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At Cadoin with Willem at Three

by Carol Ann Davis


Earlier the pizza, the children’s menu and ice cream,
the market square empty today,
its wooden roof condemned. Now the shade

of the church door, large as the head of a beast,
and inside, metal boxes, each slotted with the price
of a candle, the largest a Madonna set to burn here

through frost and the closing of roads. Also the warning
for those who take without paying
we are watching and have penalties
. Later the rocks

and the confluence of two rivers,
the meltdown at the carousel, the chef who loses
his wife. Here a sign reading those who believe

will pray; those who don’t will naturally
sit quietly
. Here the blessing
of the unborn, St. Theresa as sad

as I’ve ever seen her, and in the corner
the etchings of something older
painted over. With the story of the shroud

I am made into wind: revealed
after eight hundred years as a Kufic imposter,
this piece of cloth is no longer thought

to have wrapped Christ’s head. Now even pilgrims don’t
want to see it. You are outside in your father’s arms,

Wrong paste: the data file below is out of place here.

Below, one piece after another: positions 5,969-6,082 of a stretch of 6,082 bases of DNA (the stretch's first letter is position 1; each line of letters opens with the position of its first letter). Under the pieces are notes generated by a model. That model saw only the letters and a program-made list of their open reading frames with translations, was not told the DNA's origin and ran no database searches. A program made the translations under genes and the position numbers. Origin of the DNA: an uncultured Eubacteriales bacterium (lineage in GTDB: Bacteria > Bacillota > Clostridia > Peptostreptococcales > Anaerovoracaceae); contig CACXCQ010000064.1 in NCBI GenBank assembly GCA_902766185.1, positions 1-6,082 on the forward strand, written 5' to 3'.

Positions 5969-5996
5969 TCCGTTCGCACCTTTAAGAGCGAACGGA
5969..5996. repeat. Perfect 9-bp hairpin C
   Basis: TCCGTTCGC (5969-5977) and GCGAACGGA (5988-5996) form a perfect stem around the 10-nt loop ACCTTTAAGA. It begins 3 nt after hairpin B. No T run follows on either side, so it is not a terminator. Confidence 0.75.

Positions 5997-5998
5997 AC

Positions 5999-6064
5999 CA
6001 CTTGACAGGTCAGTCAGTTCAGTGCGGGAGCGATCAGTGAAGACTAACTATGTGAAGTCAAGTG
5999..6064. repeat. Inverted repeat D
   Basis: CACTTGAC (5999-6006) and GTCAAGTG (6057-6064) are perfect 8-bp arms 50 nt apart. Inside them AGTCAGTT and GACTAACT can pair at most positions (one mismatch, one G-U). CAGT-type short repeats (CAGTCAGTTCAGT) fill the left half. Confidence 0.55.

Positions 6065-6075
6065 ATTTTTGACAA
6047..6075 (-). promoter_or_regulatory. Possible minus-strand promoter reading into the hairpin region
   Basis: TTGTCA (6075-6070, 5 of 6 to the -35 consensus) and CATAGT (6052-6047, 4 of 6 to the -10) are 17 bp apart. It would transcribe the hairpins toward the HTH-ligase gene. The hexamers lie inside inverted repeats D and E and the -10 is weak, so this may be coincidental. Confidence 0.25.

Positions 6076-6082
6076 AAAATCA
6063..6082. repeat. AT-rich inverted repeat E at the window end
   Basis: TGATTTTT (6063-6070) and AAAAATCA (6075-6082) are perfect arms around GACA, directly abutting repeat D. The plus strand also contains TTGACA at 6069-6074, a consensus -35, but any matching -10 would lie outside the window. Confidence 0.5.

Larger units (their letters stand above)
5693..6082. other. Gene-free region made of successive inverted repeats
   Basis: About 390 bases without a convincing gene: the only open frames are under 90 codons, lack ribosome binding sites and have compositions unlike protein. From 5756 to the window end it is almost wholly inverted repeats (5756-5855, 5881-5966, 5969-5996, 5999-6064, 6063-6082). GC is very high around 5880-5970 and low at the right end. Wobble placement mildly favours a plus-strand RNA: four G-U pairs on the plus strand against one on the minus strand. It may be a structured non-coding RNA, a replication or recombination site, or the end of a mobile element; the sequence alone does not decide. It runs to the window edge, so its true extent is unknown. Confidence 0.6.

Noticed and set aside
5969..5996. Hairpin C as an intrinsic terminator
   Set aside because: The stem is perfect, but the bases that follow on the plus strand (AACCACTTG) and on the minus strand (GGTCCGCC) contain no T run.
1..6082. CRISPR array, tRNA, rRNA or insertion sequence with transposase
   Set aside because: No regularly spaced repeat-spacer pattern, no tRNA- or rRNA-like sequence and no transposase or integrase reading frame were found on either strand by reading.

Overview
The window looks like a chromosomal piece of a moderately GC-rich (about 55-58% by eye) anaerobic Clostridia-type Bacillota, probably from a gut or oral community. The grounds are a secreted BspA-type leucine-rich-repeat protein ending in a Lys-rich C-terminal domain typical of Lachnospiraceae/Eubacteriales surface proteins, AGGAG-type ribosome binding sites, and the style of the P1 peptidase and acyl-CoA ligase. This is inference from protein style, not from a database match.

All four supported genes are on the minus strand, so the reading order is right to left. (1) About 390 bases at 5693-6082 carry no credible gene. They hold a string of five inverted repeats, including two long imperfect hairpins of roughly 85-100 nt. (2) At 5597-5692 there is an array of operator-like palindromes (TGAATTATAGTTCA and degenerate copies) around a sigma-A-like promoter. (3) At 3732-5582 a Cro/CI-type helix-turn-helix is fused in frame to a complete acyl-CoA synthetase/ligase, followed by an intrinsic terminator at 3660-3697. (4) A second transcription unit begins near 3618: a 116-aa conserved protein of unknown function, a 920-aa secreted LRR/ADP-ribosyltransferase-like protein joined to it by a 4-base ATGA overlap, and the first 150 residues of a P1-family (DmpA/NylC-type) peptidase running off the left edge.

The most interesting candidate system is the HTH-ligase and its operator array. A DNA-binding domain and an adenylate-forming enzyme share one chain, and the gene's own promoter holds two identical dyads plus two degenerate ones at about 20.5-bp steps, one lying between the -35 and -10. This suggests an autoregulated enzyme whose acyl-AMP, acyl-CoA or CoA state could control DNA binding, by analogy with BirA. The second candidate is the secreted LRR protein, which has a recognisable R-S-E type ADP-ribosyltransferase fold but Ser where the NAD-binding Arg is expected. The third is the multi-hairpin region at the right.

in the sun. What you say to him becomes prayer

and complaint. To light a candle here is to want
to stave off flood. To travel 1,000 miles
with stones in your mouth.

 

Carol Ann Davis’s first book, Psalm, was runner up for the 2005 Dorset Prize and will be published in October 2007 by Tupelo Press. Her poems have recently appeared in The Iowa Review, The Threepenny Review, and Prairie Schooner. The recipient of grants from the National Endowment for the Arts and the South Carolina Arts Commission, she lives in Charleston, South Carolina, where she directs the undergraduate creative writing program at The College of Charleston and edits Crazyhorse. (8/2007)


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